The fear made me ok with taking seven weeks off without a single step in a running gait. Sure, I was an emotional wreck (further compounded by a car accident). I became religious about my physical therapy. Heck, I became religious. I prayed. But I never stopped worrying. I frantically searched the internet for hamstring PRP success stories. Six weeks went by with not much improvement. And I had pretty much given up hope.

Then, in what seemed like an overnight miracle, this week the familiar always-there pain faded. And today I got the go-ahead. To run. It's been a rough year so I'm not celebrating just yet. But I will run. And it will not be far. It will not be fast. But there is running in my future. And unfinished business - with a finish line.

All I can do to explain is offer this (and stifle the tears):

Sunday, November 3, 2013

The Rain is not Forever (Saved Again by Music)

Singer/songwriter Mark Dignam
at the Barking Spider Tavern
Once again, I shift gears to write about music. And once again, where I usually discuss running, swimming, biking, and less frequently, visual art and technology, writing about music will be very uncomfortable. It's not necessarily something want to do, but today, it's something I am inspired to do.

You may already know through social media that I've been muddling through a really bad year. A hamstring injury continues to threaten (and potentially end) my ability to train and compete in a sport that I not only love but one to which I've dedicated many many years. And in disaster-magnet fashion, a few weeks ago I was in a car accident. I was rear-ended by another driver, my 14-year-old car was totaled, I suffered additional injuries, and my emotional well-being, already hanging by a thread, was further pushed to the limit by being given only three days of a rental vehicle by the other driver's insurance company. Stressed out with new aches and pains, frantically searching for a new (or used) car or come up with alternate work transportation, I found myself crying a lot and drawing for mental relief (having lost the stress-reducing factor of running that I've so relied on in the past).

So what does this have to do with music, you ask? Well, although it shouldn't happen this way, last night I had to be reminded of one of the great uplifting, anxiety-relieving things in this world - something I can get lost in that gives me hope and makes me want to get up the next day - something that gives me an appreciation of beauty and good in the world. That thing is music.

The musician is Dublin-born, Pittsburg-based Mark Dignam. The first time I heard him was in 2010 supporting the Swell Season at The House of Blues in Cleveland. He has a storied history having grown up busking on the streets of Dublin with the likes of Glen Hansard. And like Hansard, he truly embodies the spirit of the singer-songwriter. If you want to know more, Google him like I did the first time I heard his music. I watched every video I could find... the more I found, the more I wanted to kick myself for not having heard of him earlier than 2010 (seriously, it was embarrassing). But the most amazing thing about Mark Dignam is that he IS his music. When he performs, it seems like every molecule of his body is belting out the song. (Note: I stole this description from my friend Andy - an artist and occasional musician - who seems to have made it his mission to turn me onto good music. In the past, he's described some of his favorite musicians in this way - they "are their music.")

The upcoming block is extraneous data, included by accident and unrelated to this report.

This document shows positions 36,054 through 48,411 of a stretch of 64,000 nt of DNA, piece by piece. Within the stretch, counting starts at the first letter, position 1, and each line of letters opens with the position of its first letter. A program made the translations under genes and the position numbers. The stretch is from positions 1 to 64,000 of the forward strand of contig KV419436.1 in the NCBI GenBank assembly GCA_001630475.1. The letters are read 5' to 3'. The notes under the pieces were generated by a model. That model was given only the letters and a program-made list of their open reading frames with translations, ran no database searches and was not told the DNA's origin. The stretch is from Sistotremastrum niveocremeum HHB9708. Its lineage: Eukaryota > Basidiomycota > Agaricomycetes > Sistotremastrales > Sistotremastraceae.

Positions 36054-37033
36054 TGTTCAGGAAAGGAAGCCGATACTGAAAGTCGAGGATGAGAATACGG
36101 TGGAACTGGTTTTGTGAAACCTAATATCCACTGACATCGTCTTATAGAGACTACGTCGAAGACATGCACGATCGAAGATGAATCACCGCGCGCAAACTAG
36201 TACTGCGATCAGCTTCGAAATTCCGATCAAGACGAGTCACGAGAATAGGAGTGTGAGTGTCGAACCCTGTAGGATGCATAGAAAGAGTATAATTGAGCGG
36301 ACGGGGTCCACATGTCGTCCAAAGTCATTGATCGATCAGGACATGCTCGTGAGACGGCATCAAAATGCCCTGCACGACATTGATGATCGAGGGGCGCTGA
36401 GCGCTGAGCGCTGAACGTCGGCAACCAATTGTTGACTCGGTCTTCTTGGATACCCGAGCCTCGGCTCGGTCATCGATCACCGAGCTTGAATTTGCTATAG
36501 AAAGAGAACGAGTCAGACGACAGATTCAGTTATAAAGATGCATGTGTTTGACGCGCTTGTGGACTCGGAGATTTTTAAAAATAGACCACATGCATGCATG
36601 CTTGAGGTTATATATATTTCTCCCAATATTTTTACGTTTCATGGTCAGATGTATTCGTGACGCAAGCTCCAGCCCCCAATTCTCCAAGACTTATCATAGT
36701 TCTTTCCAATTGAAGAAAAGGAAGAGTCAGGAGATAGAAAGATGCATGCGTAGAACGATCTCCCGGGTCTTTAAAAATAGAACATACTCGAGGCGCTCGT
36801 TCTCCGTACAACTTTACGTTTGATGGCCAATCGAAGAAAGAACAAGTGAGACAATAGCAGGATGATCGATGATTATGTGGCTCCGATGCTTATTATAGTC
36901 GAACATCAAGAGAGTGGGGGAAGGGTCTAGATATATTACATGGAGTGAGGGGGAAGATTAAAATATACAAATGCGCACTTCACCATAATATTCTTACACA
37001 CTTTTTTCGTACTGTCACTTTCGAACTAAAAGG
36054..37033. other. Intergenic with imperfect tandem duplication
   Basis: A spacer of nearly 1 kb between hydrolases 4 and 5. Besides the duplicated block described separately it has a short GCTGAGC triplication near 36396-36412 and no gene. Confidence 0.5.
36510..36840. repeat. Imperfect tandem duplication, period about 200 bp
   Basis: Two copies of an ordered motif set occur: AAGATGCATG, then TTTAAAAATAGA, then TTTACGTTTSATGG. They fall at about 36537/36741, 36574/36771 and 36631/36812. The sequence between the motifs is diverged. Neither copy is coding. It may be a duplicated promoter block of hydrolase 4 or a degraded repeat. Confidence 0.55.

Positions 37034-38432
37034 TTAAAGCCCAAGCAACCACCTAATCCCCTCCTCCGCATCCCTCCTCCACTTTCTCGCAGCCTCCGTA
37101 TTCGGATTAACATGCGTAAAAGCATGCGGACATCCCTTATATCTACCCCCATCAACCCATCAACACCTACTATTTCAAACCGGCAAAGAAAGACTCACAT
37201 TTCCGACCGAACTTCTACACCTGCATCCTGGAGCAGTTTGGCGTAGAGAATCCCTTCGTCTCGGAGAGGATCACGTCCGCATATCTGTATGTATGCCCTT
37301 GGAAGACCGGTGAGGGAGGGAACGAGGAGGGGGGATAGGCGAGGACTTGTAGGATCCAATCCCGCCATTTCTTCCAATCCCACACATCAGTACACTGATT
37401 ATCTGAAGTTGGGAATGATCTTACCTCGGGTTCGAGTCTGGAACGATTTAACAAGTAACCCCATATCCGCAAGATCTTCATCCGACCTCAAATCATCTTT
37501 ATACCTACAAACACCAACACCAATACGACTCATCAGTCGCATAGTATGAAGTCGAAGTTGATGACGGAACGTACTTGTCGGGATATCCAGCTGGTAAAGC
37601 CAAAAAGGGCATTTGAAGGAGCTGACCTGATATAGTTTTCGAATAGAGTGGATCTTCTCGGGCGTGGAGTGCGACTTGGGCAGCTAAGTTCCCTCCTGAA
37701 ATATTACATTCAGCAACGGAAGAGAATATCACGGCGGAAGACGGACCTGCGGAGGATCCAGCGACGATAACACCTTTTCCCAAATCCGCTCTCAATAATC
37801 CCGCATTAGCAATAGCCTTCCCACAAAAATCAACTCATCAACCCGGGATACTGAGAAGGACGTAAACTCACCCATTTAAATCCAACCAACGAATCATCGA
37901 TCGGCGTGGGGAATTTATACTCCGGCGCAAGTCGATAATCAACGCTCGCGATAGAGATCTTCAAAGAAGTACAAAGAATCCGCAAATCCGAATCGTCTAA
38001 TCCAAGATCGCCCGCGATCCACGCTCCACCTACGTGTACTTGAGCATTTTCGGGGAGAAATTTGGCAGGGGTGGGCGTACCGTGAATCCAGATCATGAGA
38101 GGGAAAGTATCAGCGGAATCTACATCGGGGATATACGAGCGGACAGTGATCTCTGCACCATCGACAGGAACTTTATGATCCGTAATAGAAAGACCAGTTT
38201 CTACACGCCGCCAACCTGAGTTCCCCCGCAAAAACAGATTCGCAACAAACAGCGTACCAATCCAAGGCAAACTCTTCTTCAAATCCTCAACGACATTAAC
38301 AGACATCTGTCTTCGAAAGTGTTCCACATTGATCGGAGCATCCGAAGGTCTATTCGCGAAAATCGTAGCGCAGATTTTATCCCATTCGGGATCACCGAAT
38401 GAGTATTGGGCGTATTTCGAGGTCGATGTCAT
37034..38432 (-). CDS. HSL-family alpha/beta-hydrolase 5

Mark Dignam is one of those musicians. Watching and listening to him, I can't imagine he could ever have done anything else with his life. It's an all-incompassing talent that I would proverbially give an arm and a leg to have (especially in my art). It's a talent that rarely sees the light of day in this world - a world in which we have American Idols crammed down our throats and are force-fed monotonous pop "music" via uninspired corporate-owned radio stations.

The only thing about it that makes me sad is that Jim and I were two of only about ten people there to witness Mark's performance in Cleveland, a city that claims to have great cultural institutions. It would have been easy to pack the place - a small bar called the Barking Spider - because it was a free gig right smack in the middle of a big university (Case Western Reserve). Unfortunately (in fact, it was a damn shame) only a few people were there to see it. A very lucky few, but in the end, only a few.

I am sure Mark Dignam made fans out of everyone sitting in the audience last night. One customer - engaged in conversation with him when we arrived - had no idea he spent the better half of his time at the bar talking to the performer. Having to leave half way through the set, the still-shocked new fan walked up mid-gig and asked to buy Mark's one CD. (Note that upon finding out he brought only one CD to Cleveland, this was the one I had set my heart on leaving with.) My point is, it's hard not to be blown away seeing Mark Dignam live. And if you didn't already know about it, he will introduce you to the catharsis of the sing-along. I don't know about you, but it's hugely fun (and stress-busting) singing out loud with (not quite) a roomful of people.

As we did last night. And hopefully will again. And again.

So, because I sometimes make it my mission to turn people on to good music, I have to share some of it. The title of this post is a line from this, one of his more well-known songs, "Stormy Summer" (since I had a pretty bad summer, hearing this live was my personal catharsis). Here's the video I took of it (with his permission):

And here's another song from last night - this one is called "Build":